If you’re even just a little bit intimidated by this project, don’t be. I swear, it is super easy peasy. Just follow the directions, one step at a time. You’ll be surprised by how easy it is. And your kids will be so thrilled that they made their own paper! Mine certainly were.
What you need:
- Old newspaper or other paper
- An aluminum pan or casserole dish with deep sides
- A piece of screen slightly bigger than your pan
- A medium-sized bowl
- A food processor or mortar and pestle
- A towel
- An iron
What you do:
- Tear the paper into small enough pieces to fit in the bowl
- Cover the paper with water and let soak 30-45 minutes
- (If you want to color it for construction paper, add liquid food coloring while it soaks)
- Once the paper has soaked, it needs to be pulped. You can do this in a food processor or with a mortar and pestle.
- In a food processor Place the paper into the processor until it’s about half full. Fill the rest of the way with water. Run the processor on a low speed until the water and paper have begun to mix, then increase speed until the mixture is smooth and well-blended, about 40 seconds.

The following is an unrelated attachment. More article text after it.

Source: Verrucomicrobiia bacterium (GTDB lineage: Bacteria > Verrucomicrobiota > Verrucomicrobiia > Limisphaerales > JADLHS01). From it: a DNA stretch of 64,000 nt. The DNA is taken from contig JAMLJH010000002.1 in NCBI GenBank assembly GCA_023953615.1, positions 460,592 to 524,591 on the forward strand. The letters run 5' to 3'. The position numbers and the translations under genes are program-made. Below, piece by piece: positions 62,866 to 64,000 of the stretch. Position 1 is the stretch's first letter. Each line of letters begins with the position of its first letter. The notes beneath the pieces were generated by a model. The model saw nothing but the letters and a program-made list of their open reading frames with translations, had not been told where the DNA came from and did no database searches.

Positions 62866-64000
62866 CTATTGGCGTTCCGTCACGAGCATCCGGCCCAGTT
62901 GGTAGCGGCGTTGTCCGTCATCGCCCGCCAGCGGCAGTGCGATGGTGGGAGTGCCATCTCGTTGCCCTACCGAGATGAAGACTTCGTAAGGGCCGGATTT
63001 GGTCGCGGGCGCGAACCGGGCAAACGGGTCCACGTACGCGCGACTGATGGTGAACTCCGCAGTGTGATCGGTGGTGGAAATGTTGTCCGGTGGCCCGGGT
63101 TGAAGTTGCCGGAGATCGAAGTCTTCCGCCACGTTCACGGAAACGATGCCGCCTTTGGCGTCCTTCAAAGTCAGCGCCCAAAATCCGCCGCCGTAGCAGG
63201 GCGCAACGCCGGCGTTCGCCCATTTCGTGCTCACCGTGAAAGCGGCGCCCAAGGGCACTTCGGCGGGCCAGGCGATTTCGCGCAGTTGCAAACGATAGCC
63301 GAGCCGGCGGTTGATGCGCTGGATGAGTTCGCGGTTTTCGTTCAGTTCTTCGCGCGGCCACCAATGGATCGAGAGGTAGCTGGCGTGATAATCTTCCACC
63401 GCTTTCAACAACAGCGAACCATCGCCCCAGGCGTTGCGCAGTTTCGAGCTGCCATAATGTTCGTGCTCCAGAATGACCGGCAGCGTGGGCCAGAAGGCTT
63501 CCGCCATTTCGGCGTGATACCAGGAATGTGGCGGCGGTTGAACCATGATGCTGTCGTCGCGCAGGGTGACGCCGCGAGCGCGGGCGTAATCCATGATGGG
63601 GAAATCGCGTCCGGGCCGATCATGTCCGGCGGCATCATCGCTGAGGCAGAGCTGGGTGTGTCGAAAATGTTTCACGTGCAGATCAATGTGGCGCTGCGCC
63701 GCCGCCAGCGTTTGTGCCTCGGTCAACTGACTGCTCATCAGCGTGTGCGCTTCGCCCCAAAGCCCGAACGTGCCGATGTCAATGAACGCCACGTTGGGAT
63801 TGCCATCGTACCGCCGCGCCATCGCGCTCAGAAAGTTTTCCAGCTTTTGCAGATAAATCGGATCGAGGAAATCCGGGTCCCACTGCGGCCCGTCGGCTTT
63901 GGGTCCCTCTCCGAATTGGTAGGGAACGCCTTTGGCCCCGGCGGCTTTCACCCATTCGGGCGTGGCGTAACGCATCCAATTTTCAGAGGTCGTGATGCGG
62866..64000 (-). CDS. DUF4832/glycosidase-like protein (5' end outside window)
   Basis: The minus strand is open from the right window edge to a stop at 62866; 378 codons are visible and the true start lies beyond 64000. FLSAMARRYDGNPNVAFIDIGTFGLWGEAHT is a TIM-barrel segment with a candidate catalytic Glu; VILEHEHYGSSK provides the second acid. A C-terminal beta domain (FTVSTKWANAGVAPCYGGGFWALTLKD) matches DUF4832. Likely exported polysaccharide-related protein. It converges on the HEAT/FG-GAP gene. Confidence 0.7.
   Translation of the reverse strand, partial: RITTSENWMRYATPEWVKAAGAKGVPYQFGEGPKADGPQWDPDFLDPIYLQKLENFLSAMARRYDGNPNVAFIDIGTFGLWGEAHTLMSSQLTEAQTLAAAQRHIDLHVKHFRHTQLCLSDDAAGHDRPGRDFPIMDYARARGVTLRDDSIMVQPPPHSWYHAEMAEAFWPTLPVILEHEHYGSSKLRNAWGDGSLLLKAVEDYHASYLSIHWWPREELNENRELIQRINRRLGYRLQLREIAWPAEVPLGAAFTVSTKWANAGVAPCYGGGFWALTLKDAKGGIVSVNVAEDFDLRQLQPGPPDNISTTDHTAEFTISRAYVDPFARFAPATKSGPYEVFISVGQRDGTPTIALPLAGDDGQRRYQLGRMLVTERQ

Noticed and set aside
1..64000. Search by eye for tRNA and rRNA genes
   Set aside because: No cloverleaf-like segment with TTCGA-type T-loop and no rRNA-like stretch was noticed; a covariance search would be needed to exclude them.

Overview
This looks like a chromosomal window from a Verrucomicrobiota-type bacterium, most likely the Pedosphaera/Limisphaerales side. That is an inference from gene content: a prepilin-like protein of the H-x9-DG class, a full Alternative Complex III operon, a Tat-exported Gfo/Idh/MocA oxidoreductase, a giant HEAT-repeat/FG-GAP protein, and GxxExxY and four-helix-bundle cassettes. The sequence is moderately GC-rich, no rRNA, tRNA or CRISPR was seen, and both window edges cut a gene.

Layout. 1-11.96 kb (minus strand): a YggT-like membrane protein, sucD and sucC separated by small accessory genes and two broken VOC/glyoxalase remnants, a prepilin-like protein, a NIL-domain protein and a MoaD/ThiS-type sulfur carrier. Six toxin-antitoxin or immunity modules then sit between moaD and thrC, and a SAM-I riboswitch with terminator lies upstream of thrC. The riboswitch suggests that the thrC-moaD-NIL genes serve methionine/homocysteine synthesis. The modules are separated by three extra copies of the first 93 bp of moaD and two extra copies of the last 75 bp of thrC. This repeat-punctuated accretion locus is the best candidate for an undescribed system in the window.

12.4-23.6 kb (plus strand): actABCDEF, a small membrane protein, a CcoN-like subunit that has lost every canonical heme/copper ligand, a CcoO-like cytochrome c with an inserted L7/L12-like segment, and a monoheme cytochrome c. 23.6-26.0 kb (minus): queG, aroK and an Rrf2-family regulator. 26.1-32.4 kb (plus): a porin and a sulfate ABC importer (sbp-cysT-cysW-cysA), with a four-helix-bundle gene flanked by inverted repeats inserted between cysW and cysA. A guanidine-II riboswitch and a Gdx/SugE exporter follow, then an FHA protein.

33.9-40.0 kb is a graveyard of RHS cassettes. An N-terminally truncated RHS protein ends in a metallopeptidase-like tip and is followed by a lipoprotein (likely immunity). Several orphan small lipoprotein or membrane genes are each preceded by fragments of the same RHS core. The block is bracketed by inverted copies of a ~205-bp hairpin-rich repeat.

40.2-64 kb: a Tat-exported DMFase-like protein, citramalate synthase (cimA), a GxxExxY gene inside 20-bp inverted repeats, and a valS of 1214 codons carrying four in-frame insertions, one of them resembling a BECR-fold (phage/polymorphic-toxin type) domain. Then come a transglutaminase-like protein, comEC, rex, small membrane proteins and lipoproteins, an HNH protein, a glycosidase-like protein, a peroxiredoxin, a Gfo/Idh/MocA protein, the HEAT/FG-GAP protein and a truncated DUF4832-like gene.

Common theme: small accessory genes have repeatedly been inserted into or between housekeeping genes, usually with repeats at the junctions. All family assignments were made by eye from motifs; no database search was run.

- With mortar and pestle Work a handful at a time until the pulp is the consistency of watery oatmeal
- Place the screen in the bottom of the pan
- Fill the pan halfway with water
- Add enough pulp to the pan to cover the screen and stir–the more pulp, the thicker the paper
- Remove any large clumps of paper with a spoon or tongs
- Lay the towel out beside the pan
- Plug in iron and turn on low setting
- Lift the screen from the pan slowly and let it drip drain over the pan
- Carefully lay screen across half of towel then fold other half atop the screen
- Iron paper through towel carefully–steam will rise from the heat hitting the water
- At this point, when we opened the towel we were able to carefully peel our paper from the screen
- If yours doesn’t peel away easily, try ironing it again
- Lay the paper out to dry completely on a flat surface
- Make more pieces if you want to
Told ya it was easy!